Saturday, February 14, 2009

Review - Revolutionary Road

Revolutionary Road is about many things – the stifling nature of suburban conformity, the way our real lives fail to match the lives we dream for ourselves – but above all, I think Sam Mendes' film is a cautionary tale on the dangers of the literary adaptation. This is as faithful a screen version of Richard Yates' 1961 novel as one could imagine; almost every scene plays out in the way readers would have visualised it when reading the book, and most of the dialogue has been lifted direct from the page and placed into the actors' mouths – but is it too faithful for its own good? Often, the best screen adaptations of novels are films that acknowledge the different requirements of two media and cut their cloth accordingly – look at the way The Sweet Hereafter or LA Confidential reshape plot details and characters to fit their script, while still staying true to the spirit of the book. A straighter approach only really works when the source material lacks the complexity that would make a verbatim adaptation difficult; as in the case of The Godfather, for example, when a pretty unsatisfying read is elevated by Coppola's classical filmmaking style, or No Country For Old Men, which is one of Cormac McCarthy's weakest works.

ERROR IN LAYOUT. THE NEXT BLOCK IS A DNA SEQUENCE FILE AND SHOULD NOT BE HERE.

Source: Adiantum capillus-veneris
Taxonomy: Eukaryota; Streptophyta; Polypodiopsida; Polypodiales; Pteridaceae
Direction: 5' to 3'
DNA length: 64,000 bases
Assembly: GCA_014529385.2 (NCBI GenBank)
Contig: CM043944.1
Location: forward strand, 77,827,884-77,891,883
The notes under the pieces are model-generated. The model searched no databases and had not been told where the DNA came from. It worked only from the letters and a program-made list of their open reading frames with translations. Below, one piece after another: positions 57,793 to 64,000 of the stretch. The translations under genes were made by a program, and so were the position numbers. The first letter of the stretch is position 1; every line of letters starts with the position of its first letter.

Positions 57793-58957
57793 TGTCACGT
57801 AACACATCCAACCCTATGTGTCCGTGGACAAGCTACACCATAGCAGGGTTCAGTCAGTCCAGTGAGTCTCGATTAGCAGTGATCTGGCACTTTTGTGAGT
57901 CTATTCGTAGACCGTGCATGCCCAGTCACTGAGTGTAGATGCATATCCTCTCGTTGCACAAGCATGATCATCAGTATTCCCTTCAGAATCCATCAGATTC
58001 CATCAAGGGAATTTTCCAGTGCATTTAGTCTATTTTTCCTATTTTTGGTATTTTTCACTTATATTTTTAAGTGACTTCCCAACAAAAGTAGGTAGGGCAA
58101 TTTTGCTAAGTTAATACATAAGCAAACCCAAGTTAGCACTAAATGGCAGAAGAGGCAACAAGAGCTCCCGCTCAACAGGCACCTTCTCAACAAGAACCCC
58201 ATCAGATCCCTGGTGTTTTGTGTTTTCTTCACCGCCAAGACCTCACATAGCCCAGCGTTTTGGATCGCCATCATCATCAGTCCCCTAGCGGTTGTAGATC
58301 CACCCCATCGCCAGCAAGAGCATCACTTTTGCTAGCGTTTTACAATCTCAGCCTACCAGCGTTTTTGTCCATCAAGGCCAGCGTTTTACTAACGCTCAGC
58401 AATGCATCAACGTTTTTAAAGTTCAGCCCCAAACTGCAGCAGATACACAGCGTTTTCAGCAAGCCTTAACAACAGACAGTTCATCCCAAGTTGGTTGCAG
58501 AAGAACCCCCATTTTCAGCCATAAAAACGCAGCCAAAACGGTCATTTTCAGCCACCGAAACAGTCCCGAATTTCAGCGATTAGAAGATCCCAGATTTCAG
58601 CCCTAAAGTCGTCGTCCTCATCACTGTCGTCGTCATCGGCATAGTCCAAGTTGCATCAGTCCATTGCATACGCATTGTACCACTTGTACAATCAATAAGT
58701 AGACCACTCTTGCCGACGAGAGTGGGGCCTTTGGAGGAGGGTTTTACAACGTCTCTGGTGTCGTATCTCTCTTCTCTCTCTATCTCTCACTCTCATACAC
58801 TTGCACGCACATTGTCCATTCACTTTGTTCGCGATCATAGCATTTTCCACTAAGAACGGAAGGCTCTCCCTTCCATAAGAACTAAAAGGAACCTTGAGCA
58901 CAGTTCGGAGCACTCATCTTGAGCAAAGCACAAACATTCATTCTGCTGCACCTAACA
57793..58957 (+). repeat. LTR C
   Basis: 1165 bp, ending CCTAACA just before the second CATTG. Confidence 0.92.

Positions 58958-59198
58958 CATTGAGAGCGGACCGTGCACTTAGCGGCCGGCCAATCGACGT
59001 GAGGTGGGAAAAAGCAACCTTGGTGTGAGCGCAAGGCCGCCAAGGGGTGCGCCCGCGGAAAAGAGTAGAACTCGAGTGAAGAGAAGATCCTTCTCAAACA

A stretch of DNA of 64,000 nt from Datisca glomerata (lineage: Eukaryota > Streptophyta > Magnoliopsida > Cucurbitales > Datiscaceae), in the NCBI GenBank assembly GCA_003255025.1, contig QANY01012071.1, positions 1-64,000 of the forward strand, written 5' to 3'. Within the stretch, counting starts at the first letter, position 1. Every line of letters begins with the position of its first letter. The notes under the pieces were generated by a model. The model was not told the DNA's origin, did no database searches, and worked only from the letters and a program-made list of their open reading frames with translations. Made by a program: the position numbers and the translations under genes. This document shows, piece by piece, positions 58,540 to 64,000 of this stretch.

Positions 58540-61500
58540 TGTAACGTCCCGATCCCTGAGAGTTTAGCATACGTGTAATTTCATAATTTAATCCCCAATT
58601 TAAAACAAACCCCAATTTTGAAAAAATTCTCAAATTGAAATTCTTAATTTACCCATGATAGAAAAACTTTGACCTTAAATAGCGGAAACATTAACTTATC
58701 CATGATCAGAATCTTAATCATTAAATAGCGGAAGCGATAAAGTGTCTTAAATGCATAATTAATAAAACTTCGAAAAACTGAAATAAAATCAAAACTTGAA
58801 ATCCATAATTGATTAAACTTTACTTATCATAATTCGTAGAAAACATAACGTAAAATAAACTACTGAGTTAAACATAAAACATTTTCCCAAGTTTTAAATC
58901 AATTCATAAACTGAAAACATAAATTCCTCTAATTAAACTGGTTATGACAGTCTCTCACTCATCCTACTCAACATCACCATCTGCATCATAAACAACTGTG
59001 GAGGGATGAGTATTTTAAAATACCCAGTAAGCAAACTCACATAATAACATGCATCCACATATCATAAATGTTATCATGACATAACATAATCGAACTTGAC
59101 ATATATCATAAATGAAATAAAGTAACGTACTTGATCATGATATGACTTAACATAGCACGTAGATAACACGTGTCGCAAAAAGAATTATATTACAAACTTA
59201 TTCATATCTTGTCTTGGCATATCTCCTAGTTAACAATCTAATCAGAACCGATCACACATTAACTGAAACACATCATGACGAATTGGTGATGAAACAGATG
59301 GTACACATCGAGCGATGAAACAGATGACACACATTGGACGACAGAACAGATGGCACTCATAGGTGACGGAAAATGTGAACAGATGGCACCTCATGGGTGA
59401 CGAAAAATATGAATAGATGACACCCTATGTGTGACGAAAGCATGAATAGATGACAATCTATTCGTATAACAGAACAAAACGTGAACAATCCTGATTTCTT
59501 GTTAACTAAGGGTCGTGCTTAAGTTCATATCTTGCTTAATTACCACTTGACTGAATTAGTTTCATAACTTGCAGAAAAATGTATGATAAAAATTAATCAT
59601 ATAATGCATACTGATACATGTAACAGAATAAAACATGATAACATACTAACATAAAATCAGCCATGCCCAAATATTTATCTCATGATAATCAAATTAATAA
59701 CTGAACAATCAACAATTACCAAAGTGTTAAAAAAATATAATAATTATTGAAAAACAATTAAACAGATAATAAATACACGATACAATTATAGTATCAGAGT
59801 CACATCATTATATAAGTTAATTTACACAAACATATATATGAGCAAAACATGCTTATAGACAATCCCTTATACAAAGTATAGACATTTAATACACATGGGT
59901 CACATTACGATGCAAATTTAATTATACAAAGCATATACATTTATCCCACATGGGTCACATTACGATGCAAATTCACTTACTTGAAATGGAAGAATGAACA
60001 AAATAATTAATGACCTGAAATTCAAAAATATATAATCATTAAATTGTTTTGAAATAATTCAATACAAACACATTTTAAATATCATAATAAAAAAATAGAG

So where does that leave Revolutionary Road, an unimaginative adaptation of a great, complex and nuanced novel? Most of the time, it's an empty experience, following the book's blueprint to the letter without developing a personality of its own or attempting any kind of interpretation – the characters shout lines at each other with plenty of conviction, but the film is dead behind the eyes, and that's exactly where Yates' writing is at its most potent. So much of Revolutionary Road on the page takes place inside its characters' heads; the author delves deep into their inner selves, making us privy to their ideas, their desires, and their fears. This is something the novel form can do with much greater ease than cinema, and the challenges faced by screenwriter Justin Haythe are exposed before the title has even appeared on screen. Like the book, the film opens with a disastrous amateur production of The Petrified Forest in which April Wheeler (Kate Winslet) – who once had aspirations of being an actress – is the star. After the curtain has fallen, April dries her tears and puts on a brave face in the dressing room, when her husband Frank (Leonardo Di Caprio) enters and, after an anxious few moments, utters the line, "I guess it wasn't exactly a triumph or anything, was it?" In the novel, Yates builds up to that delivery with an analysis of Frank's thought process as he gropes for the right words, the perfect tone, hoping he can offer comfort to his wife while simultaneously blowing off the drama as nothing to fret about – but here we just get the line, and throughout Revolutionary Road that's all we get. The film only exists on the surface.